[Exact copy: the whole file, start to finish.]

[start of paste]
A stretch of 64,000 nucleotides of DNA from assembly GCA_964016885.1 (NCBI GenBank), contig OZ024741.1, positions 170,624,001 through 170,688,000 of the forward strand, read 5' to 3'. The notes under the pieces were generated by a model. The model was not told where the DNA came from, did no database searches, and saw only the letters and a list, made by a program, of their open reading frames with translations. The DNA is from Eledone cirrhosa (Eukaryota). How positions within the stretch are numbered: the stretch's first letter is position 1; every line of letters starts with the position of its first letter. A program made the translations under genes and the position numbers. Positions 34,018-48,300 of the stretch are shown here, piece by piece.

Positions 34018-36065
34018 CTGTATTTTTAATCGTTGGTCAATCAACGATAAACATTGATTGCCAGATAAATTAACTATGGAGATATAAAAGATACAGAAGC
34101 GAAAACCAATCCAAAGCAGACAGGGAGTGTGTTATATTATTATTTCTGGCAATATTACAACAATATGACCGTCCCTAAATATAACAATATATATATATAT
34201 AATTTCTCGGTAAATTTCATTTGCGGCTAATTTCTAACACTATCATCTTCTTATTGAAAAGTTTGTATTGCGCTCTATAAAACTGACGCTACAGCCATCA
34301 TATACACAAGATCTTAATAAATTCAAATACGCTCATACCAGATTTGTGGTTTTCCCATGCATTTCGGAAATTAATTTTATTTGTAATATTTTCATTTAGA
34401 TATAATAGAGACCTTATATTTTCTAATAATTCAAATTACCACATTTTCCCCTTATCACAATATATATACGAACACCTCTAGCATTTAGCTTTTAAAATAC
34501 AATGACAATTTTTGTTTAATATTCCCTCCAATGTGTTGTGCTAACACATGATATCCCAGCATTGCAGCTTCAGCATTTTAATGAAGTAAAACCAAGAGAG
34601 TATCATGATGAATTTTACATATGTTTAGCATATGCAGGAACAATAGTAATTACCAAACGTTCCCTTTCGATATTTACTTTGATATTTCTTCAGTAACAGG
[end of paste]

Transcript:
A stretch of 64,000 nucleotides of DNA from assembly GCA_964016885.1 (NCBI GenBank), contig OZ024741.1, positions 170,624,001 through 170,688,000 of the forward strand, read 5' to 3'. The notes under the pieces were generated by a model. The model was not told where the DNA came from, did no database searches, and saw only the letters and a list, made by a program, of their open reading frames with translations. The DNA is from Eledone cirrhosa (Eukaryota). How positions within the stretch are numbered: the stretch's first letter is position 1; every line of letters starts with the position of its first letter. A program made the translations under genes and the position numbers. Positions 34,018-48,300 of the stretch are shown here, piece by piece.

Positions 34018-36065
34018 CTGTATTTTTAATCGTTGGTCAATCAACGATAAACATTGATTGCCAGATAAATTAACTATGGAGATATAAAAGATACAGAAGC
34101 GAAAACCAATCCAAAGCAGACAGGGAGTGTGTTATATTATTATTTCTGGCAATATTACAACAATATGACCGTCCCTAAATATAACAATATATATATATAT
34201 AATTTCTCGGTAAATTTCATTTGCGGCTAATTTCTAACACTATCATCTTCTTATTGAAAAGTTTGTATTGCGCTCTATAAAACTGACGCTACAGCCATCA
34301 TATACACAAGATCTTAATAAATTCAAATACGCTCATACCAGATTTGTGGTTTTCCCATGCATTTCGGAAATTAATTTTATTTGTAATATTTTCATTTAGA
34401 TATAATAGAGACCTTATATTTTCTAATAATTCAAATTACCACATTTTCCCCTTATCACAATATATATACGAACACCTCTAGCATTTAGCTTTTAAAATAC
34501 AATGACAATTTTTGTTTAATATTCCCTCCAATGTGTTGTGCTAACACATGATATCCCAGCATTGCAGCTTCAGCATTTTAATGAAGTAAAACCAAGAGAG
34601 TATCATGATGAATTTTACATATGTTTAGCATATGCAGGAACAATAGTAATTACCAAACGTTCCCTTTCGATATTTACTTTGATATTTCTTCAGTAACAGG